Evidence is collected relating to the four broad categories considered in any inquiry:
- People – including who was involved, relevant professional and personal background, what they knew, thought, experienced, and did.
- Machine – including individual and type history, performance, maintenance, design.
- Environment – including physical, weather, operating company safety system and culture, traffic control, regulatory.
- Mission – the purpose of the incident or accident journey, and the organisation’s relevant processes and their use in this case.
Securing the scene
TAIC investigators work with emergency services, the operating company and transport regulator to ensure evidence is protected. After emergency services have rescued survivors and stopped further physical and environmental damage, the scene is frozen until our investigators arrive or we give permission for other activity. The Commission may formally seize or order protections of the vehicle, scene and other evidence. TAIC has control of the scene, and co-ordinates the access required by other authorities.
At least two of the investigation team will typically travel to the scene. Depending on circumstances and scale, investigators may be supported by a vehicle recorder and data specialist, families and media liaison officer, and logistics support. The investigation team co-ordinates with the emergency and other services involved. The field team may also be supported by Land Search and Rescue, Coastguard, Fire and Emergency NZ, Police, or similar specialist agencies. Health and safety considerations are particularly important in what can sometimes be difficult and potentially dangerous working conditions. Risks and hazards can include weather and terrain, accident vehicle dangers such as sharp, flammable or unstable wreckage, pollutants and disease.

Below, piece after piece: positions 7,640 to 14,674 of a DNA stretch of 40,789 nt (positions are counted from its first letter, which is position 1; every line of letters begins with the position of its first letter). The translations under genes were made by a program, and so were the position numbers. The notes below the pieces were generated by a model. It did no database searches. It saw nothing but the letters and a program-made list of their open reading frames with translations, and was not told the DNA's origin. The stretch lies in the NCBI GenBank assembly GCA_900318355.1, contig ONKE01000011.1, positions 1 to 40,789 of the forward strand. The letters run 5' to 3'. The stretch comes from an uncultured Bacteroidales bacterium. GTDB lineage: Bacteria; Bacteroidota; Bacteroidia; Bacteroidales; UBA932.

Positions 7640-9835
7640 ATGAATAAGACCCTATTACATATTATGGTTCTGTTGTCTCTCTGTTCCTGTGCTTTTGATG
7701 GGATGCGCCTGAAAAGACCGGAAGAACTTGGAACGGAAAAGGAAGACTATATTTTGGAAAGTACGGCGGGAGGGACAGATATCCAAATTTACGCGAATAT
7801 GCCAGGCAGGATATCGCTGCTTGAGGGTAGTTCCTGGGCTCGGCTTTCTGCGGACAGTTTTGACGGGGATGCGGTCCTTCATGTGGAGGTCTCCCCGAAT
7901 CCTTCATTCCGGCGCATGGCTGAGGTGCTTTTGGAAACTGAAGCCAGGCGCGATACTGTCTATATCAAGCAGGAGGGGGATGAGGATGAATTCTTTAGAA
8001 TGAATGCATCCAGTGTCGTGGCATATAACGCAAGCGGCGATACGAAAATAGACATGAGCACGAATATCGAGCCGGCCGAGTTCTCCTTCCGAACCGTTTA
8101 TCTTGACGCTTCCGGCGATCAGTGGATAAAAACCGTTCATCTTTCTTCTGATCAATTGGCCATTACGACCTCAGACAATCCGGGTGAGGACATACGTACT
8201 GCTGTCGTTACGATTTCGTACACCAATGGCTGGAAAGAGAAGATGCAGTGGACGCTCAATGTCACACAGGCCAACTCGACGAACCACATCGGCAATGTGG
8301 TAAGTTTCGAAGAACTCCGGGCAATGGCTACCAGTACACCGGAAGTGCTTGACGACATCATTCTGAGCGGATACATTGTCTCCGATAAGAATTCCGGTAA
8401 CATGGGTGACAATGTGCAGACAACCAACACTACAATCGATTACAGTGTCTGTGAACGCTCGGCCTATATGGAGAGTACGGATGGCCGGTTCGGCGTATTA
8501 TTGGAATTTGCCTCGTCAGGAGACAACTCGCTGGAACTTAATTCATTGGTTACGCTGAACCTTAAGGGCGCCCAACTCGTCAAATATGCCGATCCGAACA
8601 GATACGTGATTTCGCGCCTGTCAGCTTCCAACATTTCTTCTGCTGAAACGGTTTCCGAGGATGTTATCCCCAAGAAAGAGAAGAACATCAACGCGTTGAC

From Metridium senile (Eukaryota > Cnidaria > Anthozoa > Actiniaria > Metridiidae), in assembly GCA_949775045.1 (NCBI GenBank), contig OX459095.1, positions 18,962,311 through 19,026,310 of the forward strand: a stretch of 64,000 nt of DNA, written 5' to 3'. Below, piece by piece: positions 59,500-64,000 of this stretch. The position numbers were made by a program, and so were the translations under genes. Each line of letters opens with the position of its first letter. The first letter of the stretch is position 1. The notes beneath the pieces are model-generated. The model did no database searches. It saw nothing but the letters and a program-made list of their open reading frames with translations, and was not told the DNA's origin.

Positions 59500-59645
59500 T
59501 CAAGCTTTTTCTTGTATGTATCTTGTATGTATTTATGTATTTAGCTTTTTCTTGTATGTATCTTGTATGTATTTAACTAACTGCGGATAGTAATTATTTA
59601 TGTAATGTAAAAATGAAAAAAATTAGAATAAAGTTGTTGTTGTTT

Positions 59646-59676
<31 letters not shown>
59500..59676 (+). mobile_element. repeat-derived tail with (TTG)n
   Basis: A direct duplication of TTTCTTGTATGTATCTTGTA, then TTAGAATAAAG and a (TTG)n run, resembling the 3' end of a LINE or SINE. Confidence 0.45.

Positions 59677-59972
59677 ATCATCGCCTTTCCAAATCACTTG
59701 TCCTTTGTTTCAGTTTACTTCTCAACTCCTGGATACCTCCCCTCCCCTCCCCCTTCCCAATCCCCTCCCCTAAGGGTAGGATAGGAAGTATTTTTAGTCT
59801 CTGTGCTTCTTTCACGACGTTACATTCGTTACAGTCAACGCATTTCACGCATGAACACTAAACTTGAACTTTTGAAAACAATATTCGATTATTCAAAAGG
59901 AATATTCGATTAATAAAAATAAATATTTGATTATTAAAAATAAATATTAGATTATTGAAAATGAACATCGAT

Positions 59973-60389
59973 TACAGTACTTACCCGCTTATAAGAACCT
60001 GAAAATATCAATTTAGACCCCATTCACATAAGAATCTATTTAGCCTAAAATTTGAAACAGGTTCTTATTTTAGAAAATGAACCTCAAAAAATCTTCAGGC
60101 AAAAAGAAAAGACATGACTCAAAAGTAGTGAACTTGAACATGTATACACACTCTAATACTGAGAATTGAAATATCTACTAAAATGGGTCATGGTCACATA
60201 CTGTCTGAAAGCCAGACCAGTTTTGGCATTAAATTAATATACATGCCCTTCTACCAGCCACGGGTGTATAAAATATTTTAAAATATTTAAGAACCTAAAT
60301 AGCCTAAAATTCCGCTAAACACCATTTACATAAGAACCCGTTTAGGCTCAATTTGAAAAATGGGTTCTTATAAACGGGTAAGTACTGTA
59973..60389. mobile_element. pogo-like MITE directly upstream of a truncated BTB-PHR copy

Evidence collection is broad to support the many routes that an investigation could follow. The initial focus is on gathering evidence that could disappear or change. This includes recording the accident scene, recovering wreckage, securing electronic records, and interviewing witnesses. Investigators also gather maintenance and vehicle records and documents related to the vehicle’s operating company (operator) and key personnel. Investigators may also seek information from related services such as traffic control. If there are fatalities, our medical consultant will liaise with the forensic pathologist and Coroner. Relevant general information is gathered from New Zealand and overseas.
Investigators are authorised to use the Commission’s legal powers to protect and gather evidence, and sometimes the Commissioners may decide to interview witnesses themselves.
All the evidence gathered has extensive legal protection from disclosure. This prohibits us from talking in detail about what we have seen and heard. If another agency is investigating the same event, we may give them access to physical evidence (but not our interpretation of it) under strict conditions.
Early in the inquiry, Investigators brief the Commissioners on what is happening, including the scene examination and associated health and safety considerations. They discuss emerging lines of inquiry and potential focus areas to be considered as evidence gathering continues and analysis begins. They may consider the need for urgent recommendations or whether to produce an interim report setting out the key facts established so far.
Interviews and collection of physical and documentary evidence can continue over the first few months as different lines of inquiry are followed. Work in later stages, particularly during analysis, may identify the need for more evidence collection.